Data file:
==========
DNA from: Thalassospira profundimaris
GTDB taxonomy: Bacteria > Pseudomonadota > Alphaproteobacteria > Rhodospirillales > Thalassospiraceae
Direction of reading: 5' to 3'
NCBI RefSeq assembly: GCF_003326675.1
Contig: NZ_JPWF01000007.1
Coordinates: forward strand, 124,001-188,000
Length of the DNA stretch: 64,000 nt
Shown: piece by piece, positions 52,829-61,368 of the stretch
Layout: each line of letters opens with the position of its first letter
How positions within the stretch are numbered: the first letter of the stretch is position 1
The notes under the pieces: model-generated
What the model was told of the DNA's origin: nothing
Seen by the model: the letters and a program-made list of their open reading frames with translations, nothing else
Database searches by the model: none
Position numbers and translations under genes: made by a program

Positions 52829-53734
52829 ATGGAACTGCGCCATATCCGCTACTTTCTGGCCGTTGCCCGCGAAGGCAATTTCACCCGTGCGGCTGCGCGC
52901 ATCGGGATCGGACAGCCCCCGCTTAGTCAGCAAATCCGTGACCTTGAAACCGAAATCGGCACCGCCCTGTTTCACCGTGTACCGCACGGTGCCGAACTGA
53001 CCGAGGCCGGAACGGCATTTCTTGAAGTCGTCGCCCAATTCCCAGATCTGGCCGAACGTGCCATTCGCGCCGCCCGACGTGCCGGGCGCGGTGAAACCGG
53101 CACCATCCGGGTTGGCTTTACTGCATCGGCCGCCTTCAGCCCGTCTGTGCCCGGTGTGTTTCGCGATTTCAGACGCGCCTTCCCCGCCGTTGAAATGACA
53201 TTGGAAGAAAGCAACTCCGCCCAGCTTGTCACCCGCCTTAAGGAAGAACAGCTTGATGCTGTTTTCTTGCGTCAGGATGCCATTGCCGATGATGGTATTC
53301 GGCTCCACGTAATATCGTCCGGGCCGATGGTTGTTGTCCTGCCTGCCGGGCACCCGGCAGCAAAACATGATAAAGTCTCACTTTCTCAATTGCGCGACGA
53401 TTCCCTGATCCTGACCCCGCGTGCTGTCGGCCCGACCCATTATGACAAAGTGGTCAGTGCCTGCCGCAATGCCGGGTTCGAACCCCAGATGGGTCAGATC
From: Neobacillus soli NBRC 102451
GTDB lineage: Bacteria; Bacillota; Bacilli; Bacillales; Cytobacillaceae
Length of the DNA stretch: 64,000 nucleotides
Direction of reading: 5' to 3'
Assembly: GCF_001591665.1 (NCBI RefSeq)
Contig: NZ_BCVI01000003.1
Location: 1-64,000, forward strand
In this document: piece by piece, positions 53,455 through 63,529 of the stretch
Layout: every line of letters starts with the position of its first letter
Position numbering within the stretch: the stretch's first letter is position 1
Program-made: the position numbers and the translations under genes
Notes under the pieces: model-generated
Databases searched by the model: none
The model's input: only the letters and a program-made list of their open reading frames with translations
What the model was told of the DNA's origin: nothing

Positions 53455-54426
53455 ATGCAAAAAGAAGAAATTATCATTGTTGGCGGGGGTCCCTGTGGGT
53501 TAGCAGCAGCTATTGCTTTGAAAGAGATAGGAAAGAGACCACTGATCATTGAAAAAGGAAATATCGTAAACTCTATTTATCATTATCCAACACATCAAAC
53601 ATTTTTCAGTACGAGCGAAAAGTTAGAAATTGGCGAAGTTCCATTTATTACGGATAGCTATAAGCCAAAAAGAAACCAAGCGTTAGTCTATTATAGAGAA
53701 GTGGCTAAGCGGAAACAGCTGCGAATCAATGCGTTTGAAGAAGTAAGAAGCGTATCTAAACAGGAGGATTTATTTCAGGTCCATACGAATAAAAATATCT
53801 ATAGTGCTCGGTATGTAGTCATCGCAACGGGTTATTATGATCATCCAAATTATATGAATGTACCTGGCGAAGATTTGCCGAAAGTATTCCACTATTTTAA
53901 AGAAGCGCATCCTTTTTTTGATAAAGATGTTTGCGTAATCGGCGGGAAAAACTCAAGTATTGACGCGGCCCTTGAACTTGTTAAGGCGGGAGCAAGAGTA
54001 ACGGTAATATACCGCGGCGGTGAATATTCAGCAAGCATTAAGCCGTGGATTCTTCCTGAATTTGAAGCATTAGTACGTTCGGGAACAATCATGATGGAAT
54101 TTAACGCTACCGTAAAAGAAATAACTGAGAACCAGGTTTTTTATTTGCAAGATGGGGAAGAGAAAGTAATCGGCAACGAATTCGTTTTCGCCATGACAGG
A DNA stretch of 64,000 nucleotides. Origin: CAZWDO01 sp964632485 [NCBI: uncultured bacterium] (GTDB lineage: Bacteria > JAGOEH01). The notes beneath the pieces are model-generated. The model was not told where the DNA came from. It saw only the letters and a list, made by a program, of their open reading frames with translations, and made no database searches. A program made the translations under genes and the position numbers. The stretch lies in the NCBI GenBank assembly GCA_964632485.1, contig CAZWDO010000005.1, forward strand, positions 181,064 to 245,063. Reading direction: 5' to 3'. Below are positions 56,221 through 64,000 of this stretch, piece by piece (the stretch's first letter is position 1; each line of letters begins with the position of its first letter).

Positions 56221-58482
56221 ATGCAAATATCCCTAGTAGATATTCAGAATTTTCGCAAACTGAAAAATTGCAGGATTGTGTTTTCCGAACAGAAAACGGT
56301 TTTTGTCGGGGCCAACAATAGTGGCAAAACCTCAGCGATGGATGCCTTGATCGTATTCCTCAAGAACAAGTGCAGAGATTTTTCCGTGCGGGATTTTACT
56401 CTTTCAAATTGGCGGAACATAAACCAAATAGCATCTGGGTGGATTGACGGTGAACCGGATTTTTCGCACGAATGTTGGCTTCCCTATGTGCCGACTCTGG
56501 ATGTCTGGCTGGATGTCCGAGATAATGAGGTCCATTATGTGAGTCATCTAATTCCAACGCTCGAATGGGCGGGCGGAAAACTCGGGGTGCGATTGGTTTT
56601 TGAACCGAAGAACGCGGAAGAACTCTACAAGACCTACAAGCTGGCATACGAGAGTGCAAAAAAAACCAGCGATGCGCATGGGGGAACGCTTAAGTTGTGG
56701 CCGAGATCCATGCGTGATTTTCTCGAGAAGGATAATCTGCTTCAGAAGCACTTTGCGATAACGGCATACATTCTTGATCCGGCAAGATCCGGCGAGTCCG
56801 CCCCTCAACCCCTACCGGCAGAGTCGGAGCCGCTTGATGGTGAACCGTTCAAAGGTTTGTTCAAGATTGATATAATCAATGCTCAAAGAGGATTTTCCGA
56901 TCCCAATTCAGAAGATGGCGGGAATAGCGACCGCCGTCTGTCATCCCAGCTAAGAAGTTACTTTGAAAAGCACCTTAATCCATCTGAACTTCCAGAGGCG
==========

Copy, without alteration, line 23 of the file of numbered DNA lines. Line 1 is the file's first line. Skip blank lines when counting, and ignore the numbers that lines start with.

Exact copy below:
53401 TTCCCTGATCCTGACCCCGCGTGCTGTCGGCCCGACCCATTATGACAAAGTGGTCAGTGCCTGCCGCAATGCCGGGTTCGAACCCCAGATGGGTCAGATC